More help available for substance abuse and mental health

More help available for substance abuse and mental health

 America is seeing a “significant” decrease in prescription opioid misuse across all age groups, according to the Substance Abuse and Mental Health Services Administration’s (SAMHSA) 2018 National Survey on Drug Use and Health. 

 The total number of individuals with opioid use disorder decreased from 2.1 million in 2017 to 2 million in 2018, thanks in part to a national effort to combat addiction and the opioid crisis. 

 Recently, SAMHSA launched a new website called findtreatment.gov. Users put in their zip code and the website shows the closest treatment centers, which insurance they accept and which services they provide. 

 The Oakland Psychological Clinic on South Saginaw Street is the second center listed at 12.75 miles away. Services provided are substance abuse treatment, outpatient treatment and more. Accepted payments are Medicare, military insurance, private health insurance and more. 

 “The website is quite nice,” said Candy Gilbert, business director and corporate compliance officer for Perspectives Counseling, Oakland Psychological and Heron Ridge clinics, which are owned by Refresh Michigan. “I love the way it’s laid out, what the treatment modality looks like. It looks like a comprehensive website, which is wonderful.”

 The site also has links to SAMHSA, which has a lot of information on substance abuse and mental health. 

 In Oct. 2017, President Donald Trump declared the opioid crisis a public health emergency. 

 “The presidential mandate for it being a national crisis really helped push the topic out into the greater news cycle,” she said. 

 She also commended Gov. Gretchen Whitmer for being an advocate for substance abuse treatment and creating the Michigan Opioids Task Force. 

 For decades, mental health and substance abuse have carried a negative stigma, which prevents people from seeking treatment. The cost for treatment is also a barrier. 

 “If you’re seeking services from a cardiologist, no one says anything about it,” she said. But, with substance abuse and mental health disorders, “people are often treated poorly or with disdain. They don’t want people to know they’re in treatment.”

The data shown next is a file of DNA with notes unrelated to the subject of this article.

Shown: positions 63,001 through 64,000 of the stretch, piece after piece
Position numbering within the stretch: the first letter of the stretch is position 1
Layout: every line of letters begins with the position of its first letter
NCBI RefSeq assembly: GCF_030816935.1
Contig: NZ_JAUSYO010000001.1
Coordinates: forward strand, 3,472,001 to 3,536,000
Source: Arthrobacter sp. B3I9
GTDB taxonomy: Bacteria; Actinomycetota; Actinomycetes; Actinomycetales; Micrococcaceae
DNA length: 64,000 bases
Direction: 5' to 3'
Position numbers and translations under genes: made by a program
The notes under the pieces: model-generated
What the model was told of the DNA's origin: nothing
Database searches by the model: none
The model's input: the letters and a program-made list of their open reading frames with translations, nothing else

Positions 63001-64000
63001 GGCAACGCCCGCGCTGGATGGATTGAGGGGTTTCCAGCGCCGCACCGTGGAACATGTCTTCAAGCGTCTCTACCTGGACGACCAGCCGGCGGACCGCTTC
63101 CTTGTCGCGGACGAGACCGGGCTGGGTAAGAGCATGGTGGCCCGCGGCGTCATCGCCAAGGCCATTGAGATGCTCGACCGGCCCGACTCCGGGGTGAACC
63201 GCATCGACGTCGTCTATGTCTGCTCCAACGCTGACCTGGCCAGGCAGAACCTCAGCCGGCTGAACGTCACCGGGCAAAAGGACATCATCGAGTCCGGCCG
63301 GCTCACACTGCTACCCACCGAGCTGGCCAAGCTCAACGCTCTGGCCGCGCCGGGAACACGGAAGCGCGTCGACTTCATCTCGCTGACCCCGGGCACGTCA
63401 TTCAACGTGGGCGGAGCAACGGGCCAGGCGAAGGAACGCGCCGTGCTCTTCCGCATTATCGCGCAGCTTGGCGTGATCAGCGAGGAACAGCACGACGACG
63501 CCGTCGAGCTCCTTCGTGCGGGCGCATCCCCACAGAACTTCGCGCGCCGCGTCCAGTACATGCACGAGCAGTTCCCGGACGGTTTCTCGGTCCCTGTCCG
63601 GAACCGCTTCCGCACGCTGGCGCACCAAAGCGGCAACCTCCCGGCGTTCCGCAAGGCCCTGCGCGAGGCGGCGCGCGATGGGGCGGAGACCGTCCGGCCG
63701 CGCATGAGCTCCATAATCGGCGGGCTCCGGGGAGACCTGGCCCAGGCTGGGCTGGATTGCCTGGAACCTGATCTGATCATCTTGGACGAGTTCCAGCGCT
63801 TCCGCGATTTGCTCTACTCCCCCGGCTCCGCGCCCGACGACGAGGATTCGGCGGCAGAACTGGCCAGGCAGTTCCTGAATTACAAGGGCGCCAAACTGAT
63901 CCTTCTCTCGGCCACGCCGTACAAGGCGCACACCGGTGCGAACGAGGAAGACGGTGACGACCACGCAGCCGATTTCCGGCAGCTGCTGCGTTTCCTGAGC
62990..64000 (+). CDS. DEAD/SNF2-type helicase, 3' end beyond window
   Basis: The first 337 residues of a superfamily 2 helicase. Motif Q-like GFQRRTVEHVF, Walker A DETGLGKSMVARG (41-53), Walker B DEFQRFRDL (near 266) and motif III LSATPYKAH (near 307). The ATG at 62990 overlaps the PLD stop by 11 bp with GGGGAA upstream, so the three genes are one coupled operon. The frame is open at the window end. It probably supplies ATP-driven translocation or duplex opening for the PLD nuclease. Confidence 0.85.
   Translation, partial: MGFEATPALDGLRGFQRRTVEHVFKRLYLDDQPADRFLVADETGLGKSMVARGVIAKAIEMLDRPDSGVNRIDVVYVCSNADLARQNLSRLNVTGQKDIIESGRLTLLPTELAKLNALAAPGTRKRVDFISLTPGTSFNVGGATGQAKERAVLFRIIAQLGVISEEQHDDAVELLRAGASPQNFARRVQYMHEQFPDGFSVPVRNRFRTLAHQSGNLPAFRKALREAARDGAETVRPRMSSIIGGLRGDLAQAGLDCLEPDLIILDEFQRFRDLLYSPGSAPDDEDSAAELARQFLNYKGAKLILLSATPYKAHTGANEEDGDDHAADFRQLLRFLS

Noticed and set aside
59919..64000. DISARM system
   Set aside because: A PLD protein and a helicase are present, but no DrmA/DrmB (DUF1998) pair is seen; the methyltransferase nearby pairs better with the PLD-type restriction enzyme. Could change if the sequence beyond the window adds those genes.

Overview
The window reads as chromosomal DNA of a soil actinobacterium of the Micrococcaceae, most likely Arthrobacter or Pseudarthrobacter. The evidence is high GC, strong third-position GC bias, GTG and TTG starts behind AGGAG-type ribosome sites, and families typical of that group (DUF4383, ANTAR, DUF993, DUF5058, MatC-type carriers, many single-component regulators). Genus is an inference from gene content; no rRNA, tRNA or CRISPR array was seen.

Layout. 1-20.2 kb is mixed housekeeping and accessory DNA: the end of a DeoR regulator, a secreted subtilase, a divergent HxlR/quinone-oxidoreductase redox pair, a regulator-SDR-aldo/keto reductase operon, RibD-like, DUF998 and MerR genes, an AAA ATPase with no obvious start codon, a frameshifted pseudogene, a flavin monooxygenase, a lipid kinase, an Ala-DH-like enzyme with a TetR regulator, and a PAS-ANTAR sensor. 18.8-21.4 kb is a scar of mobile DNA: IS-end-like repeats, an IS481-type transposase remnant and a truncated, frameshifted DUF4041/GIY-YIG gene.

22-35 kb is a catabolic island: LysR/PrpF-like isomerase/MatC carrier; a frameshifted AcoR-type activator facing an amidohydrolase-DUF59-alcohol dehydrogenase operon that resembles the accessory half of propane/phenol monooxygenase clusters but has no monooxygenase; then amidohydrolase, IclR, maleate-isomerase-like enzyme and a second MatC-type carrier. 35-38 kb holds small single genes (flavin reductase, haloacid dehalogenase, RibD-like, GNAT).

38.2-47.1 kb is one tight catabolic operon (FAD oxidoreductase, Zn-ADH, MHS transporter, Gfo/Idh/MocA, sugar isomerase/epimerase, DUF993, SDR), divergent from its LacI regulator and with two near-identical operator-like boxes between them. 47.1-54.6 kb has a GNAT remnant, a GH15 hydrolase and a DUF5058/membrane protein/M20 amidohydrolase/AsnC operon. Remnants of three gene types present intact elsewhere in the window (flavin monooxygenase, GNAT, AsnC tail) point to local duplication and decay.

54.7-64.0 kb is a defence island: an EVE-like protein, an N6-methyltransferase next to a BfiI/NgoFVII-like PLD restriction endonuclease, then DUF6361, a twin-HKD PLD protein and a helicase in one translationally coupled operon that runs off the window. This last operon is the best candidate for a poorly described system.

In all, Refresh Michigan runs 16 locations, including the Oakland Psychological Clinic, in southeast Michigan. They’re outpatient clinics, and in 2018, they performed approximately 98,000 services. 

 The number of opioid deaths had been rising in the U.S. for a while. In 2016, it claimed the lives of more than 59,000 people. Gilbert said 40 years ago, there were mental health hospitals run by the state but they were shut down. 

 “Even to find inpatient services is very difficult. I think the government turned a blind eye,” she said. 

 Gilbert thinks the government is paying more attention now because the crisis is affecting the medical community more and more. People end up in hospitals because of overdoses, and whenever there’s a mass shooting, mental health is again put into the spotlight. 

 “There’s not a person on the planet that can say they didn’t know someone who suffered from something. We all struggle with different things at different times,” she said. 

 Holy Cross Services in Flint Township on Miller Road is the closest treatment center. The services listed on findtreatment.gov include substance abuse treatment, treatment for co-occurring serious mental illness and substance abuse disorders, outpatient treatment and more. Payment methods accepted include Medicare, Medicaid, private health insurance and more. 

Information from SAMHSA’s 2018 National Survey on Drug Use and Health

 Heroin use declined overall from 2016-2018 and especially for ages 18-25.

 The use of medication-assisted treatment (MAT) increased. The past month, substance use among pregnant women decreased compared to 2017. However, there was an overall increase over the past three years, particularly with the use of marijuana.

 Marijuana use among young people increased year-over-year, and the prevalence of marijuana use disorder in 18- to 25-year-olds increased from 5.1 percent in 2015 to 5.9 percent in 2018.

 There was a significant increase in methamphetamine use among adults older than 26 years old. Serious mental illness is rising among adolescents and adults.

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